Relaxed regulation heightens Thailand banks’ systematic risks: S&P
NPL ratio is expected to rise to its highest since the 2009 financial crisis.
Thai banks face rising systematic risks as the central bank continues to remain lenient with its regulatory norms, particularly with the ongoing relaxation of loan classifications, reported S&P Global Ratings.
In its latest banking industry country risk assessment for Thailand, S&P warned that the relaxed regulations will only prolong the recognition of underlying problem loans for the Thai banking system. This, in turn, will lead balance sheets to become less transparent.
“The lax relief measures and the recent extension of relaxed loan classification norms to end 2023 could further distort the Thai banking industry's impaired loan ratio. Therefore, we view the industry risk as having risen,” S&P said.
S&P clarified that it views Thailand's regulation and supervision of its banking system as adequate. “But, in our view, some gaps remain in the regulation and supervision of credit cooperatives and specialized financial institutions, despite these entities' rapid growth and interconnectedness with the banking system,” the ratings agency indeed.
As a result, S&P now expects the average nonperforming loan (NPL) ratio of Thai banks to rise gradually and peak at 6% next year—the highest since the 2009 Global Financial Crisis. Credit losses are estimated to remain steep at 1.7% in 2021, from 1.2% in 2019.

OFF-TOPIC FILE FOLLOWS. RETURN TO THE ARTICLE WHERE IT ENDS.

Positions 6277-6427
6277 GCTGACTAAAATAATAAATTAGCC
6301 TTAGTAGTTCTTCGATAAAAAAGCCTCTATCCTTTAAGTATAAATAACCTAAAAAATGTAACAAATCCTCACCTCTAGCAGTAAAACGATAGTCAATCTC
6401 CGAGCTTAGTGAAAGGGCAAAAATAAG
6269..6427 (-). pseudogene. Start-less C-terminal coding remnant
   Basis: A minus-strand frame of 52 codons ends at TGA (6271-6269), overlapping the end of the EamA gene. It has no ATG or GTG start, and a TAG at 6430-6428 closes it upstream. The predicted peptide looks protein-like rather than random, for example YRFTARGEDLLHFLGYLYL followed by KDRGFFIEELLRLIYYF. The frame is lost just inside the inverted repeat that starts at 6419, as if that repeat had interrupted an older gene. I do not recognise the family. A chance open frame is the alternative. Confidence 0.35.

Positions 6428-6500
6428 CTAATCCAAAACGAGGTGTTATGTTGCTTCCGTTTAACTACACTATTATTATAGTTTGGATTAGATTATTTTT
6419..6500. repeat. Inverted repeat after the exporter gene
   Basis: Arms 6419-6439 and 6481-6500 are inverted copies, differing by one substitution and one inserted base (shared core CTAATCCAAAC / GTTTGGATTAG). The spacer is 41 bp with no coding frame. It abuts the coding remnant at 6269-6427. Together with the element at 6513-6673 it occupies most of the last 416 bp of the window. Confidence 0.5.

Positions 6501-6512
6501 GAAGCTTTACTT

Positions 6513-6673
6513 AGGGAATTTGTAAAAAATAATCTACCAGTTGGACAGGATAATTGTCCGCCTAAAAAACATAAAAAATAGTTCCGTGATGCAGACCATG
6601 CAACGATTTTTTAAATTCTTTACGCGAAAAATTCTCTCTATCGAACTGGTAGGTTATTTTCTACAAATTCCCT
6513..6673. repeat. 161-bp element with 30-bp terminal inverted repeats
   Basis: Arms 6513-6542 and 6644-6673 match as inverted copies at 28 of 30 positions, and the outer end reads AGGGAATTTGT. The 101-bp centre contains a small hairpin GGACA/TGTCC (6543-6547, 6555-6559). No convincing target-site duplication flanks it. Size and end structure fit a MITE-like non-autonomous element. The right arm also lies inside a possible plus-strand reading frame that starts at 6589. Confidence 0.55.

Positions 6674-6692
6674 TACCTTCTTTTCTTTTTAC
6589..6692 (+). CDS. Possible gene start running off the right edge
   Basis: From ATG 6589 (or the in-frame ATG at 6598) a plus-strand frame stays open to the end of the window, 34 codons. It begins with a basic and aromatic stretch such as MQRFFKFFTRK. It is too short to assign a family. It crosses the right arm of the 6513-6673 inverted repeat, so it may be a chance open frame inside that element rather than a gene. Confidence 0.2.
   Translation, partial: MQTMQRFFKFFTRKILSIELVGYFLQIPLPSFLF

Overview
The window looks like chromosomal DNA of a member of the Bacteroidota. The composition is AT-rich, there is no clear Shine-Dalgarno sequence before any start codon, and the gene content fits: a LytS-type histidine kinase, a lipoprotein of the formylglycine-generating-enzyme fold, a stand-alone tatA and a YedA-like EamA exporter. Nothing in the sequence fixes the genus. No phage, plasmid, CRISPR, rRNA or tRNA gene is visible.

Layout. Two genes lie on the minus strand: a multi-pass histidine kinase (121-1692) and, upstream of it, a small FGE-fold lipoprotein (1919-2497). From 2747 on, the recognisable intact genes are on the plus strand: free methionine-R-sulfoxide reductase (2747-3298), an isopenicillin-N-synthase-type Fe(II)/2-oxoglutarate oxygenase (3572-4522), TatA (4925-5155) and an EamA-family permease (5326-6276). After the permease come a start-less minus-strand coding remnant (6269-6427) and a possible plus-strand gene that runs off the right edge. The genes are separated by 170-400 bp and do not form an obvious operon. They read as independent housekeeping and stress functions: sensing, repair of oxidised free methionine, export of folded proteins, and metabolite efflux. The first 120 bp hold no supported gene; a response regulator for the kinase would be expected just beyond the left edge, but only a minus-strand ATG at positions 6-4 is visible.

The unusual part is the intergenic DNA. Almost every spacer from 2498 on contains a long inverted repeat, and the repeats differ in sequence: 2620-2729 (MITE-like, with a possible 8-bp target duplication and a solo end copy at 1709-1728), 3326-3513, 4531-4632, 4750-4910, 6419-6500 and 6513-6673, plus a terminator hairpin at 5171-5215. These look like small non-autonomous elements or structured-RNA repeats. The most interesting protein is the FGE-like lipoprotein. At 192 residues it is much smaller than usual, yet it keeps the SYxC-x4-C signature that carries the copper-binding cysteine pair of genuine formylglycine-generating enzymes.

Whilst the current relaxation will likely be temporary, and unlikely to be extended beyond 2023, it may still lead to an increase in risk for the banking system. Thailand, like other countries in the region, has provided relief measures to its banks. However, the amount of loans covered under the relief measures is amongst the highest in APAC, the ratings agency noted.
Whilst these numbers are comparable with that of Malaysia and Indonesia, they are still high compared to other APAC countries, where repayment moratoriums have fallen below 5% of system loans.
Further exacerbating the situation is that Thailand is one of the few countries in APAC that relaxed the loan classification norms, and did so for an extended period. In residential mortgages, Thai banks have higher loan-to-value ratios than some of their regional counterparts.
The latest wave of COVID-19 infections will also put pressure stress in the sector and mould into the shape of problem loans.
“We expect asset quality may be worse than our base case, especially after the unwinding of forbearance measures,” S&P said.
Elevated credit costs and lower margins, partly tempered by cost control measures, will also keep the banking system's profitability below its long-term average.
On the other hand, Thailand's competitive dynamics should remain stable over the next two years, according to S&P, and the banking sector's funding profile will remain largely unchanged during this period.